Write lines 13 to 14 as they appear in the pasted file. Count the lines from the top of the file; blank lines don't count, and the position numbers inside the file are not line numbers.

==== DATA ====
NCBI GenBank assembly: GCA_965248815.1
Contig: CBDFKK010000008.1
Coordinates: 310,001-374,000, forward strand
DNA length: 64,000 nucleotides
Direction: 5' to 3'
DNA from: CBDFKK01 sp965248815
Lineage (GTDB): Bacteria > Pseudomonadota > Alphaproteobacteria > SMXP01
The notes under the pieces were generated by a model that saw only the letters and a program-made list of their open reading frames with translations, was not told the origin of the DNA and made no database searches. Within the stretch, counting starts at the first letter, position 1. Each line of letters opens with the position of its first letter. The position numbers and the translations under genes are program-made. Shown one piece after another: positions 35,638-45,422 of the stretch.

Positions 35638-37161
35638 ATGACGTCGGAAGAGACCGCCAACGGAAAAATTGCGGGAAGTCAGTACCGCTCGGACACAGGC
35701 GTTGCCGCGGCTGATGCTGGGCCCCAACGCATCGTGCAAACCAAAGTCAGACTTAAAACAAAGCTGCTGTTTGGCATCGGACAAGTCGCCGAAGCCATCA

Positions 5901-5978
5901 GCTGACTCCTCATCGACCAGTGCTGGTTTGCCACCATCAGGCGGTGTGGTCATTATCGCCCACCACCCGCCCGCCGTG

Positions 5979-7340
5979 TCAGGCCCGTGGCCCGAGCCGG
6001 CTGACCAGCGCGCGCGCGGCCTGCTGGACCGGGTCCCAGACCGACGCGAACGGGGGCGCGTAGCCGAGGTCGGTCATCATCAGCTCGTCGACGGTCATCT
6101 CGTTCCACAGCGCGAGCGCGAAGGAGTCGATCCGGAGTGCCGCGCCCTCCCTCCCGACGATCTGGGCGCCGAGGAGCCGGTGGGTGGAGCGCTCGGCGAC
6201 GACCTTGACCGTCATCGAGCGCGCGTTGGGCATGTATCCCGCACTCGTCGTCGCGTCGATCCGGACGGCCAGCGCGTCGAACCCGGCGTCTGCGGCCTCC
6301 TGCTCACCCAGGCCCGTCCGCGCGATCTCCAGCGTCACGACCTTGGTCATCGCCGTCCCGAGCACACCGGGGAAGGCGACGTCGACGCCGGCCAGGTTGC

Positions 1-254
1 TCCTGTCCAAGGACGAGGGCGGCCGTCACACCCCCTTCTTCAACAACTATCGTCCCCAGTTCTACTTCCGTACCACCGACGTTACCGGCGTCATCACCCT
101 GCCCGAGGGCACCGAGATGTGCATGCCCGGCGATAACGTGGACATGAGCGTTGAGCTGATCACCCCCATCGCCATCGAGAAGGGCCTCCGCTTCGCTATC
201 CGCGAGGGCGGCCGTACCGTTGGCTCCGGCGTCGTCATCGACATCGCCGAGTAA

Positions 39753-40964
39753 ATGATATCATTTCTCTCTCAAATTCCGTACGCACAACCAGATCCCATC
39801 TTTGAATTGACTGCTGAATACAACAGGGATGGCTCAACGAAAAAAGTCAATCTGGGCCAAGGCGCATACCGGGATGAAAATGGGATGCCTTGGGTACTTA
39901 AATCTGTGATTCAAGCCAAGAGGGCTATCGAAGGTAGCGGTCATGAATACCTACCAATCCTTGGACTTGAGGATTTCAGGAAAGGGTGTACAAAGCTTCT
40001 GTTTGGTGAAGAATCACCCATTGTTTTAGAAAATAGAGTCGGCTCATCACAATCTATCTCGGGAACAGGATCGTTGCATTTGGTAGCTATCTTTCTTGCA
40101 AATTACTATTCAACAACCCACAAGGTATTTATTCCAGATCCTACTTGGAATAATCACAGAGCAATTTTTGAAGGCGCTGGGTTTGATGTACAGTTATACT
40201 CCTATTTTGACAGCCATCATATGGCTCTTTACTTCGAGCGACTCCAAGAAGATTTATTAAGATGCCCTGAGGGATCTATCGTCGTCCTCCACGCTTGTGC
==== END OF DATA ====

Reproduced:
5901 GCTGACTCCTCATCGACCAGTGCTGGTTTGCCACCATCAGGCGGTGTGGTCATTATCGCCCACCACCCGCCCGCCGTG

Positions 5979-7340